Updated: Oct 30, 2019
Welcome to the thirteenth installment of The Requirements to be a Chef; where every Wednesday I explain everything that it takes to be a Chef in my eyes. This series will by no means be exhaustive, but I will certainly do my best. If you're a Chef and want to share your opinion I'd love to hear what you have to say. Aspiring Chefs: if you have questions feel free to reach out. I'm always looking for an excuse to talk about Chef Life.
Ok, so far in this series we have covered the importance of Passion as well as a commitment to quality in regards to your effort, a commitment to food quality, Menu planning, Temperature control, The Ability to Pass on Knowledge, Building a Recipe, Leadership, High-Level Communication, Cost Control, Roasting and The Ability to Handle Pressure. Today we will be talking about: Patience.
Patience is a skill that we all know patience is necessary in every day life, but I feel like people undervalue it in a Chef. It allows you to train your staff appropriately, to wait for foods to get the most flavor possible and to be prepared for when things do finally happen for you.
If you've ever spent any time as a trainer you know that it can take a great deal of energy to keep pouring into your staff. This is especially true when training entry level cooks. If it weren't for taking care of that training procedure you could not only be affecting your restaurant, but the career of the young talent at your disposal. Taking time to ensure a person is trained appropriately makes everything run smoother. It acclimates them to the culture, keeps things consistent and teaches the best practices.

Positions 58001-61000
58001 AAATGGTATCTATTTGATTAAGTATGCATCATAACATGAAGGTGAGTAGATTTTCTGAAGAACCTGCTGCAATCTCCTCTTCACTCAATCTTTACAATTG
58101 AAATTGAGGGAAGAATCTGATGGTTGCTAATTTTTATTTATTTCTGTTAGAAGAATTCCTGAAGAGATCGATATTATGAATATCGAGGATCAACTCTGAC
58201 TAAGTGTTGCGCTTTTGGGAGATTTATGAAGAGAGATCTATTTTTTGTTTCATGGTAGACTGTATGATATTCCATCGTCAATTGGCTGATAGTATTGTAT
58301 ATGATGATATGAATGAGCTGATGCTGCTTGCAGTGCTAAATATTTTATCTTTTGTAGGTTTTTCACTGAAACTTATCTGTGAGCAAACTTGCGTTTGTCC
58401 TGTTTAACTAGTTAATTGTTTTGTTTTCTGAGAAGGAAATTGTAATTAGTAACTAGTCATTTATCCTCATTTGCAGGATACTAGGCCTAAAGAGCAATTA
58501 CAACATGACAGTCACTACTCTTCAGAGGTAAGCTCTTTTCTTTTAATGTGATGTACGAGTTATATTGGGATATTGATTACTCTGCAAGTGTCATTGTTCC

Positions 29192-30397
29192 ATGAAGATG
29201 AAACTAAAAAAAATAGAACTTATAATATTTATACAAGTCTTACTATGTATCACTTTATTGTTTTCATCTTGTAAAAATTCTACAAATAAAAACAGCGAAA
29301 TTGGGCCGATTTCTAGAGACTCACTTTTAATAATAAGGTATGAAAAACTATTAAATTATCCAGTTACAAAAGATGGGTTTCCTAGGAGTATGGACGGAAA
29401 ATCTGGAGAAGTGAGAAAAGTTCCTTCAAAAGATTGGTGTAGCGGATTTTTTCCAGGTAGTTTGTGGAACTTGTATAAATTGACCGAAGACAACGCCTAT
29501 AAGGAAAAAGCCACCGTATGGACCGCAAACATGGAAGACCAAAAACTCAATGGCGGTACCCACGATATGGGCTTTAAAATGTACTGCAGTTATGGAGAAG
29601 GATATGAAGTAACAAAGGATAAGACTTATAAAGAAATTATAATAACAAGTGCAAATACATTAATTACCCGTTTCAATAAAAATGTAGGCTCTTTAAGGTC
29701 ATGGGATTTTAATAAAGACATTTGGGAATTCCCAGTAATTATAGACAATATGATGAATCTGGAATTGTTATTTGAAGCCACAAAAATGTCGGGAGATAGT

Patience has another key purpose. Good food has never been made with a lack of patience. Yes we can make food fast, but even the fastest preparations take at least a little time to take. Sometimes we get impatient when we are cooking and we just want to get it done with. If you rush things that's how you get uncooked potatoes, tough meat and any other manner of poor food quality.
Finally Patience ties directly into managing your labor cost. There will be many times in many restaurants where business is slow. The good Chefs know when their kitchen is busiest; though every once in a while we get in situations where we want to cut down on labor. There's definitely nothing wrong with that, right up until it screws over the line. Such a folly causes more problems than long wait times, if it happens too often it can cause the team on the line to lose faith in the Chef of the kitchen; from there the only way is down.
Like I said, Patience is key. Helps with training staff, creating high-quality meals, getting you through the boring times in the restaurant.
Before you go I'm going to ask a favor; I want to hear what you think. If you think I don't know what I'm talking about say so, heck share it with your friends and say "look at this guy calling himself a Chef, he has no idea what he's talking about." If you agree let me know, share it with your friends, you know how we like to see that other Chefs see the world similar to ourselves, get a good laugh out of it.
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